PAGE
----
(WGHP) — When Johnathan Huff was born in January 2019, Jackie, her husband AJ and big brother Michael couldn’t be more pleased.
“It felt like it completed our family because we were happy with just the four of us,” Huff said.
Johnathan was an easy child. He was laid back and sweet amd life was good.
But on Dec. 16, 2020 while at daycare, Johnathan became sick. His symptoms included a bloody nose, blood in his vomit and lethargy. EMS, his pediatrician and his medically trained parents– Jackie is a physician assistant and AJ is a paramedic– all agreed he’d be OK.
“They looked at everything and looked at the situation and assessed him and said he got a nosebleed…probably the first of many nose bleeds,” Huff said. “He swallowed the blood, and he threw up.”
But over the next few days, Johnathan’s symptoms continued and so did the visits to the doctor. On Dec. 20, 2020, four days after his nose bleed, Johnathan had a seizure and died suddenly. He was just shy of two years old.
“Every step of the way, we got a vague symptom,” Huff said. “A negative COVID test. Negative flu. Chest X-Ray looked good. It just didn’t make sense until the autopsy.”
The autopsy showed that Johnathan had swallowed a small button battery. His parents had no idea it had happened but later determined the button battery came from a remote which controlled LED lights.
Button Batteries are small but can cause major damage because of the burning chemical reaction created once it mixes with saliva or other moist skin tissue.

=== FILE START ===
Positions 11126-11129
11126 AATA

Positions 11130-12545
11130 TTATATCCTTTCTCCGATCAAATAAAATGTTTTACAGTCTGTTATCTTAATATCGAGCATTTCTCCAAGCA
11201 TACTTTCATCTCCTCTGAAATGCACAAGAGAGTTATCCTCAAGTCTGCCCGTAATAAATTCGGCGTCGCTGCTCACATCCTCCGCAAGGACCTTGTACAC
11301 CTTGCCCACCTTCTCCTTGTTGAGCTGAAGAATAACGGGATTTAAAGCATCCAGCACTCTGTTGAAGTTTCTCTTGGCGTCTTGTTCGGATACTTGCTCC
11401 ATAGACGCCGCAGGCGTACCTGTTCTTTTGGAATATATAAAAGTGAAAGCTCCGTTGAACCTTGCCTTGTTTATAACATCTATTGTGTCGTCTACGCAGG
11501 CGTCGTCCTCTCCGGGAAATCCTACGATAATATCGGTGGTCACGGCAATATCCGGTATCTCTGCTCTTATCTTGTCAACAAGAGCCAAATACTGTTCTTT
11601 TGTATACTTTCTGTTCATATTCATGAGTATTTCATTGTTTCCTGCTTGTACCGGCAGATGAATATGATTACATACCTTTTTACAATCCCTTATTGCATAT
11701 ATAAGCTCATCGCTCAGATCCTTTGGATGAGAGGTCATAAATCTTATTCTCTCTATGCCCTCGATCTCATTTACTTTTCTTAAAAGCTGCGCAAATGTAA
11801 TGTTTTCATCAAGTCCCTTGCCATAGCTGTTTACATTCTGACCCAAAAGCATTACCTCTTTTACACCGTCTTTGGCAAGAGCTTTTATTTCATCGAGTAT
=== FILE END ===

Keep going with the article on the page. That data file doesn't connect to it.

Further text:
“You get warnings about knives and poisons and electrical outlets being covered,” Huff said. “But button batteries are not on that list. It’s not included with your pediatrician or really anybody.”
Over the past 20 months, Huff has turned her heartbreak into action. In May, she shared Johnathan’s story with her colleagues at the National Conference for Physician Assistants.
“We actually were able to change the bylaws of the AAPA. And now the bylaws include that button battery education will be part of all the PA schools in the country,” Huff said.
And she won’t stop there. Huff advocates for button battery safety anywhere she goes, passing out flyers and information and hoping that sharing what happened to her Johnathan prevents it from happening to another child.
Get the batteries out of your home so that it’s not a danger anymore. Lock them up. Put them where your kids can’t reach them. Dispose of them in a safe way,” Huff said. “It’s not worth the consequences if a child gets a hold of it.”
If you suspect your child has ingested a button battery, call 911 and go to the ER immediately.
Huff launched a website to continue educating parents, caregivers and medical providers about button battery injuries.